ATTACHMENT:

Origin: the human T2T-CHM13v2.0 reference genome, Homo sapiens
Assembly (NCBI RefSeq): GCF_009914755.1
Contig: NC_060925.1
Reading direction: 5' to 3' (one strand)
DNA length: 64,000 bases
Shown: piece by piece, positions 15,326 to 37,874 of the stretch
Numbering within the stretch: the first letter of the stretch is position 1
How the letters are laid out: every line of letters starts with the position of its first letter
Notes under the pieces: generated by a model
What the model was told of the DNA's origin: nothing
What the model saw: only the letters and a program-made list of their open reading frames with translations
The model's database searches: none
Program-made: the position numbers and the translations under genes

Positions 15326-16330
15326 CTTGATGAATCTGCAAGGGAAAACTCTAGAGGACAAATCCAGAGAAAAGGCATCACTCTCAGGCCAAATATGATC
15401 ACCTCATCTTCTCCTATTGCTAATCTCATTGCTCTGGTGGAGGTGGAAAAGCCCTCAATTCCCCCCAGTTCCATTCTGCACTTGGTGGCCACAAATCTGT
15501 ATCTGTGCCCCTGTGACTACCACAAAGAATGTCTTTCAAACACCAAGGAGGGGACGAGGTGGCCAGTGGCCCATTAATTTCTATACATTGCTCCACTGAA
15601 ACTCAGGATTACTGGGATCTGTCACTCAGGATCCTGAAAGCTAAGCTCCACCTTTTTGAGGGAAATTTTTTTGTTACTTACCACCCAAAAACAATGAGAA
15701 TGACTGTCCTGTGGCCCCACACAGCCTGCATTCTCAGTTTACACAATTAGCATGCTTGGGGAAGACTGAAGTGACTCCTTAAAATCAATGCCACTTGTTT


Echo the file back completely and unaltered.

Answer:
Origin: the human T2T-CHM13v2.0 reference genome, Homo sapiens
Assembly (NCBI RefSeq): GCF_009914755.1
Contig: NC_060925.1
Reading direction: 5' to 3' (one strand)
DNA length: 64,000 bases
Shown: piece by piece, positions 15,326 to 37,874 of the stretch
Numbering within the stretch: the first letter of the stretch is position 1
How the letters are laid out: every line of letters starts with the position of its first letter
Notes under the pieces: generated by a model
What the model was told of the DNA's origin: nothing
What the model saw: only the letters and a program-made list of their open reading frames with translations
The model's database searches: none
Program-made: the position numbers and the translations under genes

Positions 15326-16330
15326 CTTGATGAATCTGCAAGGGAAAACTCTAGAGGACAAATCCAGAGAAAAGGCATCACTCTCAGGCCAAATATGATC
15401 ACCTCATCTTCTCCTATTGCTAATCTCATTGCTCTGGTGGAGGTGGAAAAGCCCTCAATTCCCCCCAGTTCCATTCTGCACTTGGTGGCCACAAATCTGT
15501 ATCTGTGCCCCTGTGACTACCACAAAGAATGTCTTTCAAACACCAAGGAGGGGACGAGGTGGCCAGTGGCCCATTAATTTCTATACATTGCTCCACTGAA
15601 ACTCAGGATTACTGGGATCTGTCACTCAGGATCCTGAAAGCTAAGCTCCACCTTTTTGAGGGAAATTTTTTTGTTACTTACCACCCAAAAACAATGAGAA
15701 TGACTGTCCTGTGGCCCCACACAGCCTGCATTCTCAGTTTACACAATTAGCATGCTTGGGGAAGACTGAAGTGACTCCTTAAAATCAATGCCACTTGTTT